Twenty-Fourth Sunday after Pentecost – Epistle

by Crossings

Now And Forever
2 Thessalonians 3: 6-13
Twenty-Fourth Sunday after Pentecost (Proper 28)
Analysis by Robin Morgan

6Now we command you, beloved, in the name of our Lord Jesus Christ, to keep away from believers who are living in idleness and not according to the tradition that they received from us. 7For you yourselves know how you ought to imitate us: we were not idle when we were with you, 8and we did not eat anyone’s bread without paying for it; but with toil and labor we worked night and day, so that we might not burden any of you. 9This was not because we do not have that right, but in order to give you an example to imitate. 10For even when we were with you, we gave you this command: Anyone unwilling to work should not eat. 11For we hear that some of you are living in idleness, mere busybodies, not doing any work. 12Now such persons we command and exhort in the Lord Jesus Christi to do their work quietly and to earn their own living. 13Brothers and sisters, do not be weary in doing what is right.


DIAGNOSIS: Idle Busybodies

Step 1: Initial Diagnosis (External Problem) – Weary Bodies
Life in Thessalonica was tough for the Christians. They were being persecuted, they were suffering for the faith (1:4) and in the midst of this turmoil, some of them had become idle. It’s easy to understand how they might get weary of the strife in their lives and shout to the sky, “Come, Lord Jesus…or else I give up!” Yes, we continue looking for the Lord’s return, but, no, we are not likely to just sit down on our suitcases and idly wait.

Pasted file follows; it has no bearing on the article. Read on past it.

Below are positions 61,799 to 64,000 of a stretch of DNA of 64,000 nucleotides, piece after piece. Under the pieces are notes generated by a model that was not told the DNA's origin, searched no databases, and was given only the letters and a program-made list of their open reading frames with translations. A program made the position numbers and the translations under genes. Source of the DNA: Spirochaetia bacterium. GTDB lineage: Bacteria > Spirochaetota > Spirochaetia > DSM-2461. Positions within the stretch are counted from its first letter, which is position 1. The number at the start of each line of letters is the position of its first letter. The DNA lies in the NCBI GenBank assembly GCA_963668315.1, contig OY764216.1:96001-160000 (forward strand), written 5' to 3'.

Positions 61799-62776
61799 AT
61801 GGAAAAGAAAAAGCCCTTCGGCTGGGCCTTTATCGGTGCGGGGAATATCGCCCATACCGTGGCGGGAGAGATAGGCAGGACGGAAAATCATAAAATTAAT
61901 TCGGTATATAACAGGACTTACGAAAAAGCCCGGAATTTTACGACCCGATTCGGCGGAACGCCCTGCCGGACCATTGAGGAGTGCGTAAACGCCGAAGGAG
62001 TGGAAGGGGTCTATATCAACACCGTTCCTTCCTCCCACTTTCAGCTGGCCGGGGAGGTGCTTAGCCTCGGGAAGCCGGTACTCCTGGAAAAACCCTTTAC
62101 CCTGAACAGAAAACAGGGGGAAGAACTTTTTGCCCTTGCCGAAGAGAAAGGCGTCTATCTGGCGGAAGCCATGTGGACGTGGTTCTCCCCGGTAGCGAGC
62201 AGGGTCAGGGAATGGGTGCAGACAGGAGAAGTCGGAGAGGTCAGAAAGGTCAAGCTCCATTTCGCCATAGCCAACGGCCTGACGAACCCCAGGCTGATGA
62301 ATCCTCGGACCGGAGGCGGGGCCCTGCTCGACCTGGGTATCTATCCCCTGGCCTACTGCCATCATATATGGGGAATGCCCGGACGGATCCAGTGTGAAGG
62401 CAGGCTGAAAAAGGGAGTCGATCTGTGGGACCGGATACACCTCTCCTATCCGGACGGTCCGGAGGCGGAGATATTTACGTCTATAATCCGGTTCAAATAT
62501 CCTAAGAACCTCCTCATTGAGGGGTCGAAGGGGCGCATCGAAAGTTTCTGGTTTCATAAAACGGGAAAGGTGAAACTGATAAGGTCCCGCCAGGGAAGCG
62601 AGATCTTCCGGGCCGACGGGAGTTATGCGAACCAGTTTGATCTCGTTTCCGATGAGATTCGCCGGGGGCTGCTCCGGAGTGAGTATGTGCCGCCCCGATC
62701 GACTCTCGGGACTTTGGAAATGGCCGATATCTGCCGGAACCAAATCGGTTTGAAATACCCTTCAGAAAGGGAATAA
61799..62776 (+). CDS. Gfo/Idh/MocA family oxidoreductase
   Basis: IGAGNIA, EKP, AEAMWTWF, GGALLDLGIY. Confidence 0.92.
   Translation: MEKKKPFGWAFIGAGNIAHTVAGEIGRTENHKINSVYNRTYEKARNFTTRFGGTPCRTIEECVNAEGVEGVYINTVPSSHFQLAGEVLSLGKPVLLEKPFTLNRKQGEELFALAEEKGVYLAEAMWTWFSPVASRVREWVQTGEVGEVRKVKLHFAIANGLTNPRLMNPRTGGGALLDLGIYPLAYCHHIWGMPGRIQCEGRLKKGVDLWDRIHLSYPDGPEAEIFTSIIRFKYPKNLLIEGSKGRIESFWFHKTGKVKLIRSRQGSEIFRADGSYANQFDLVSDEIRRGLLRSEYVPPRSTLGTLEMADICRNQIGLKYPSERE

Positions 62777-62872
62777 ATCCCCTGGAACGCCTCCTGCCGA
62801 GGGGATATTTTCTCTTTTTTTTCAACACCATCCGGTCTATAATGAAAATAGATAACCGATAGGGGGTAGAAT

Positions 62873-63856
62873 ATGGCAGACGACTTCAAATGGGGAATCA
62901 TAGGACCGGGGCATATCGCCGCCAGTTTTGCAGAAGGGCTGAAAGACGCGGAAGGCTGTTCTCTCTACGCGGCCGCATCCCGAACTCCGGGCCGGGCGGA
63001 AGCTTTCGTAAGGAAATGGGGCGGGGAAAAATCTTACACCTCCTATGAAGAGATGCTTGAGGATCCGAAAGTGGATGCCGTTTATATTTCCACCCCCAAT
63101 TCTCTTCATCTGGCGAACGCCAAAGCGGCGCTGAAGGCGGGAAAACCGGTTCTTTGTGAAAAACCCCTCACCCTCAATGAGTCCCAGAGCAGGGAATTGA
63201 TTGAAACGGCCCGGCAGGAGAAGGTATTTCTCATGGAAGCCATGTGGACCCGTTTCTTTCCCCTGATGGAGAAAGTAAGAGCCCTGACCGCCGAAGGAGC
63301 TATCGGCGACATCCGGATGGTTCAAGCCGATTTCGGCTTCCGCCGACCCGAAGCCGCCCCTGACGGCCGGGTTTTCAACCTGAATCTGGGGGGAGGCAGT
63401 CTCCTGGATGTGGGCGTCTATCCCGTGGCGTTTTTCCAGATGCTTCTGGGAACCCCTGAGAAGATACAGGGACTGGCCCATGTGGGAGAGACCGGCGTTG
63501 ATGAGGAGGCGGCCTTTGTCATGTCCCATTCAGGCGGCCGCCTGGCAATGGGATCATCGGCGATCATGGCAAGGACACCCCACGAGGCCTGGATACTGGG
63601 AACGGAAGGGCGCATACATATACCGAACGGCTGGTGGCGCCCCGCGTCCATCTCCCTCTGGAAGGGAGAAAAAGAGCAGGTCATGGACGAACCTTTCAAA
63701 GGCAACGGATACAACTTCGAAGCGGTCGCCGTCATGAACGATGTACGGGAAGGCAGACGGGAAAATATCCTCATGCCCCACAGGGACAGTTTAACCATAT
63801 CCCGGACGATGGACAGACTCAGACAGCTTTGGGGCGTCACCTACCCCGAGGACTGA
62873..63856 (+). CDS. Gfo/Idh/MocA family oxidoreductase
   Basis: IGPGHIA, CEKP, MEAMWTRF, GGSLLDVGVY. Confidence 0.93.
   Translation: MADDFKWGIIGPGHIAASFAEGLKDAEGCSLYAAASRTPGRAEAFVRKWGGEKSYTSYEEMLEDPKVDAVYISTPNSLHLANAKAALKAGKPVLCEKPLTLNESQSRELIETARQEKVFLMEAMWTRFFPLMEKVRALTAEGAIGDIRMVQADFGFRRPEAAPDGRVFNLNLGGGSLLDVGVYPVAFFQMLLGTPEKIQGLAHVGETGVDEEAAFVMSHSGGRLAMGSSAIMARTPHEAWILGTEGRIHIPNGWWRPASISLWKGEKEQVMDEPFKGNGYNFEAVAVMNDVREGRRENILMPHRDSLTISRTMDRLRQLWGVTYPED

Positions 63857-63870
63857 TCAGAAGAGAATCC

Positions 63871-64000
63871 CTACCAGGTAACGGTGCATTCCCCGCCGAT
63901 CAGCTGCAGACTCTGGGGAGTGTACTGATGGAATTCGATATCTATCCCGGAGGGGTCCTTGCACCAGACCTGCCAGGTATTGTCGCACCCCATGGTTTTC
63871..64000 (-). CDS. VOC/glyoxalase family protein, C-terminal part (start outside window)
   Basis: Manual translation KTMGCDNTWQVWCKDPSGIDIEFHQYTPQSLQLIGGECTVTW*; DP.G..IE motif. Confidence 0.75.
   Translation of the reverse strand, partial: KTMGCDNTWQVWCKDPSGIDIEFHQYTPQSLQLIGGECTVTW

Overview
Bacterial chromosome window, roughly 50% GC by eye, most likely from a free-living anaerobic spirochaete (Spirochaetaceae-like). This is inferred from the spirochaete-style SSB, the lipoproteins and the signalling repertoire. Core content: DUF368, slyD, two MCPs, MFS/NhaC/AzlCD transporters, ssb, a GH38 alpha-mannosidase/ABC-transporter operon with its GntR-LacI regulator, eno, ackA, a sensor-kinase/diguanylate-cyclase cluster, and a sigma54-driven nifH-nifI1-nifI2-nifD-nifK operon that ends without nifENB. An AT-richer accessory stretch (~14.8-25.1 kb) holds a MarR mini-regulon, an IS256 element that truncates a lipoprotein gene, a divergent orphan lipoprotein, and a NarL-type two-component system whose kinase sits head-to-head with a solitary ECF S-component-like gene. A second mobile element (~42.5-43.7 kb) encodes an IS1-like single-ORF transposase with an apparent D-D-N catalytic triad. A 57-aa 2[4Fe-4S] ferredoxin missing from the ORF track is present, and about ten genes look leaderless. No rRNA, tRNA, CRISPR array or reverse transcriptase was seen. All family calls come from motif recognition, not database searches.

Step 2: Advanced Diagnosis (Internal Problem) – Disordered Hearts
Ataktoi doesn’t only mean “idle,” it also means “disorderly.” The faithful anticipation of the Lord’s return is being suppressed by a kind of suspension caused by a disordered heart. The Thessalonians were trying to live outside the truth of the here and now with its struggles with persecution. They were trying to live outside the truth that the full glory of our resurrected lives isn’t available yet. The disorderly and those who stay with them exchange the “already/not yet” reality of God’s reign today for a kind of limbo. The disordered heart turns away from the truth to an existence of non-pain, but also non-joy.

Step 3: Final Diagnosis (Eternal Problem) – Glory-less Eternity
Such turning away leads not only to non-pain/non-joy, but also to non-life. To those who refuse to love the truth, God sends a powerful delusion so that all who have not believed the truth, but instead took pleasure in unrighteousness, will be condemned (2:10-12).

PROGNOSIS: The Living Body

Step 4: Initial Prognosis (Eternal Solution) – Faithful Lord
But, of course, God does not leave God’s self at the mercy of our faithlessness. It is, indeed, the faithfulness of Jesus Christ that God relied on as the ultimate answer for humanity. Our Lord allowed himself to be condemned in our place, to take our disordered hearts and weary bodies to himself on the cross and give us in return his grace, eternal comfort, and good hope (2:16).

Step 5: Advanced Prognosis (Internal Solution) – Re-Ordered Lives
When we turn to him, lift our previously idle hands and disordered hearts to him in trust, we are given his eternally ordered life. Our hands are strengthened, our hearts are comforted (2:17), and directed to the love of God and the steadfastness of Christ (3:5).

Step 6: Final Prognosis (External Solution) – Doing the Right Thing
We no longer need be deceived by the power, signs and lying wonders of the lawless one. We are confused about neither the times nor how we ought to live in the already/not yet of God’s reign today. We can, with the Thessa lonians, grow abundantly in faith, increase in our love one to another, warn each other of the perils of idleness, work quietly to earn our own livings and stand together saying, “Amen, Come Lord Jesus.”

Author

  • Crossings

    Crossings is a community of welcoming, inquisitive people who want to explore how what we hear at church is useful and beneficial in our daily lives.

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